Story telling has been used to pass on knowledge for thousands of years. We can tell a lot about our society or a business by the types of stories created every day.

In my last blog I covered the mechanics of a great speech, but what are you actually going to say? And how are you going make it relevant to your audience?

Facts and figures help us make logical judgments, but people tend to remember an engaging story. Perhaps it’s because story telling is a well-tested education tool. Confucius says, “I hear and I forget, I see and I remember, I experience and I understand”. Providing an experience, by evoking emotions through storytelling, is key to a motivational speech.

The rules for engagement:

Life is full of stories

It’s as easy as keeping an ear open! Whenever we share an event with a friend or colleague, it’s a narrative. But why is it when we’re asked to share a story formally, we can’t think of an example?

In business, listen out for illustrative examples of great teamwork, customer service and positive attitudes. In life, think about the experiences you’ve had, that changed the way you think and act.

Know your audience

The more you know about your audience the better. Or put another way, you might have a great story from your best mate’s stag party, but it’ll hardly reinforce what’s required for better customer service. Learn about your client; meet as many people in the organisation, or at the function as possible. This way your speech becomes a ‘conversation’.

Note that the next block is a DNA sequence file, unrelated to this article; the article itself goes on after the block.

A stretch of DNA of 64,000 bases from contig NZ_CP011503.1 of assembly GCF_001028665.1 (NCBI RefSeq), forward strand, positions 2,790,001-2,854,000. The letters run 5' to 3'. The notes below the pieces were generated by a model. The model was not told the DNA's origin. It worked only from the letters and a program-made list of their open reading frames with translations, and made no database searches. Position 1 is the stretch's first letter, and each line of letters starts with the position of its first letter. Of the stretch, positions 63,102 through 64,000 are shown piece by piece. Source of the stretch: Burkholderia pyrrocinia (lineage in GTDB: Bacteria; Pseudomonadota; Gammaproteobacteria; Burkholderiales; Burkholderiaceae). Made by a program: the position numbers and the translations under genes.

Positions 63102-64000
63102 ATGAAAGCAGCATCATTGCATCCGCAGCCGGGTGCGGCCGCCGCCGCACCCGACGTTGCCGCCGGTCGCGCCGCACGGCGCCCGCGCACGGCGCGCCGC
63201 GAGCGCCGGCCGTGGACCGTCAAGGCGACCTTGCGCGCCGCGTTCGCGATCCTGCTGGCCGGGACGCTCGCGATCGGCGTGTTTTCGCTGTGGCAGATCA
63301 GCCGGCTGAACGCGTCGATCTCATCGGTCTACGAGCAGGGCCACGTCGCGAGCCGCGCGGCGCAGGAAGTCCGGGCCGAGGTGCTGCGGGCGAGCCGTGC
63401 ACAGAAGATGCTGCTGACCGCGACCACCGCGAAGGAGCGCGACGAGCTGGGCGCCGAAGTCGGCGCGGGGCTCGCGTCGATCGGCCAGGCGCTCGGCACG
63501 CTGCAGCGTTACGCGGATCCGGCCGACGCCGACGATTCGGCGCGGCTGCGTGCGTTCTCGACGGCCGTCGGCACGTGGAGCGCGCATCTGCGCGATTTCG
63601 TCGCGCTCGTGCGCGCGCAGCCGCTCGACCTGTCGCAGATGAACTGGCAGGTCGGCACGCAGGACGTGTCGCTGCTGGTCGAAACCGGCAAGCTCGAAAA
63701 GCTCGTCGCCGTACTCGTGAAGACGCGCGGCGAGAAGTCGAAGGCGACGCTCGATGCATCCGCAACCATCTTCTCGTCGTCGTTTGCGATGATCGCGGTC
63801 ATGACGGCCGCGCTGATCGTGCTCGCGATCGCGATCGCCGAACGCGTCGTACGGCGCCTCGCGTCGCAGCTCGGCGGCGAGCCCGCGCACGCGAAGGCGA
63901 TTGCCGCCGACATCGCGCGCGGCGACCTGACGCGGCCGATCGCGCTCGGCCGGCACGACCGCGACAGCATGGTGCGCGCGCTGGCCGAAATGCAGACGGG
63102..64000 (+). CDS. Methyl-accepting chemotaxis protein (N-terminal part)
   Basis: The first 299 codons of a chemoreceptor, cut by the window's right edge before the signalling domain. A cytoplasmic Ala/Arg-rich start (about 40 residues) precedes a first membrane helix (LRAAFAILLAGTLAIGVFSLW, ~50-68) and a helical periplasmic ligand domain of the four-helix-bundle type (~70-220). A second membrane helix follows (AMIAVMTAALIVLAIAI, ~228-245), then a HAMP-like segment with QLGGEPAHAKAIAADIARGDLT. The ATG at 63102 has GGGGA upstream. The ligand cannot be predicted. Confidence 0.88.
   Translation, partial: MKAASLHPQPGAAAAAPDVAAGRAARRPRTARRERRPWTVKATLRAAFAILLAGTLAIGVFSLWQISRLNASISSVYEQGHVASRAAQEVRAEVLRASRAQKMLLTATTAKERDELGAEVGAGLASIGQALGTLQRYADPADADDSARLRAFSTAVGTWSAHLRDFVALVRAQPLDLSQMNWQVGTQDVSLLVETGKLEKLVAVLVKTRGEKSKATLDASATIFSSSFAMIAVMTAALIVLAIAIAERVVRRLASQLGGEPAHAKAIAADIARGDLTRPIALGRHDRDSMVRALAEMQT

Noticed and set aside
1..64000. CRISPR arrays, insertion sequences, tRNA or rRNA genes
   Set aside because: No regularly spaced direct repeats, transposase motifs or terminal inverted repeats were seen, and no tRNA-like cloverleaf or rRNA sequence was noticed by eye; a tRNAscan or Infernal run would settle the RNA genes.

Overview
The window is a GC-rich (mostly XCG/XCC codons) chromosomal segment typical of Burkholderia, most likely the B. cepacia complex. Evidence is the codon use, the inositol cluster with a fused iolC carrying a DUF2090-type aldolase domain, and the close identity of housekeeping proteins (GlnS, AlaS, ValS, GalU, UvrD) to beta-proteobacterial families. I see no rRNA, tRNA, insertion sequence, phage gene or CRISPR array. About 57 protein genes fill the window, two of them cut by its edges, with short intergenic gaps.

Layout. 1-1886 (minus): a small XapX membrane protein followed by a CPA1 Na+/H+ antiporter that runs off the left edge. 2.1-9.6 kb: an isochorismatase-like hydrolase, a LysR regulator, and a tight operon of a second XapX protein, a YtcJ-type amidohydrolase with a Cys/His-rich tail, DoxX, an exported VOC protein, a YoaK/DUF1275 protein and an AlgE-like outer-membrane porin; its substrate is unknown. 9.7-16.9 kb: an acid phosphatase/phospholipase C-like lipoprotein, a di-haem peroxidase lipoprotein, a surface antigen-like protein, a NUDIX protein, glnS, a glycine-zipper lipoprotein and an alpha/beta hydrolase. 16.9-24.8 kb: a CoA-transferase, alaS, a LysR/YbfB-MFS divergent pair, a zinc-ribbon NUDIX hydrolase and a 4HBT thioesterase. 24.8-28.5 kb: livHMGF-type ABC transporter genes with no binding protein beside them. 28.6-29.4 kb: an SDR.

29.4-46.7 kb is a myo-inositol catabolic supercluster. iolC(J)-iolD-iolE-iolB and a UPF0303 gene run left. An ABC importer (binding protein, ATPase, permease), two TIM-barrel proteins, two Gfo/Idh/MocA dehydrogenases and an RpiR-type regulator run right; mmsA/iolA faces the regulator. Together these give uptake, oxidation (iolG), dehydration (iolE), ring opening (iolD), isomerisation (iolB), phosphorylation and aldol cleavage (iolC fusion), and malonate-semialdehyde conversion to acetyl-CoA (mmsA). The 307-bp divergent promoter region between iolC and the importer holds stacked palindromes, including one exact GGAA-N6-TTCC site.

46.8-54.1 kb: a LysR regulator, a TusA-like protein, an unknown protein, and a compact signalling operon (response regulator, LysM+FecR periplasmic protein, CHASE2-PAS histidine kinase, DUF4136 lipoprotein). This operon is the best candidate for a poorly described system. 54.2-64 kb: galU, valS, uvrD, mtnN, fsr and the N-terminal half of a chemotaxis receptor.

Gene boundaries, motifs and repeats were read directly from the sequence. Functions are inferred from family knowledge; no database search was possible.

Make it personal

Because a story involves people, and not just a page of textbook theory, don’t feel anxious about people judging you. Exposing fears, thoughts and feelings in your story shows how emotionally charged some situations can be. Providing a ‘human’ element also demonstrates how, in most situations, it’s our emotions that drive our decisions, not rationality and logic.

Structured your story

It’s important the audience can easily follow your story. You understand its relevance because you know the context, people involved, and their reactions. You’re audience has no details, other than those you provide. Choose which points are relevant to the punch line, and which aren’t.

Three simple steps in the process of telling a story:

What happened?

Who was involved, what did they do, and what did they say? To make the story more engaging, it often helps to say a little bit about the characters. It’s often the uniqueness of their personalities that make the story so interesting, funny and relevant.

What was the result?

What was the reaction afterwards? What changed? How did this story turn into a boost in sales, help your team understand their role in the value chain, encourage others to support your charity?

What can be learned from it?

This is the most critical part of the story, but without Steps 1 and 2, you’d simply be making a statement and people could choose to either believe you or not. You might like to start this part of the story with something like “So what does a story like that tell us about …?”

Your story insights should be the time when the audience has their ‘ah-ha moment’. This is your speech’s key objective, so it’s worth preparing how you put the sentence together.

Think of your own stories, because you will have many. Have you achieved a goal despite facing adversity, or the challenge of unexpected changes? Perhaps you have done something differently after hearing someone elses story? I encourage you to test the story telling waters and share your story below.

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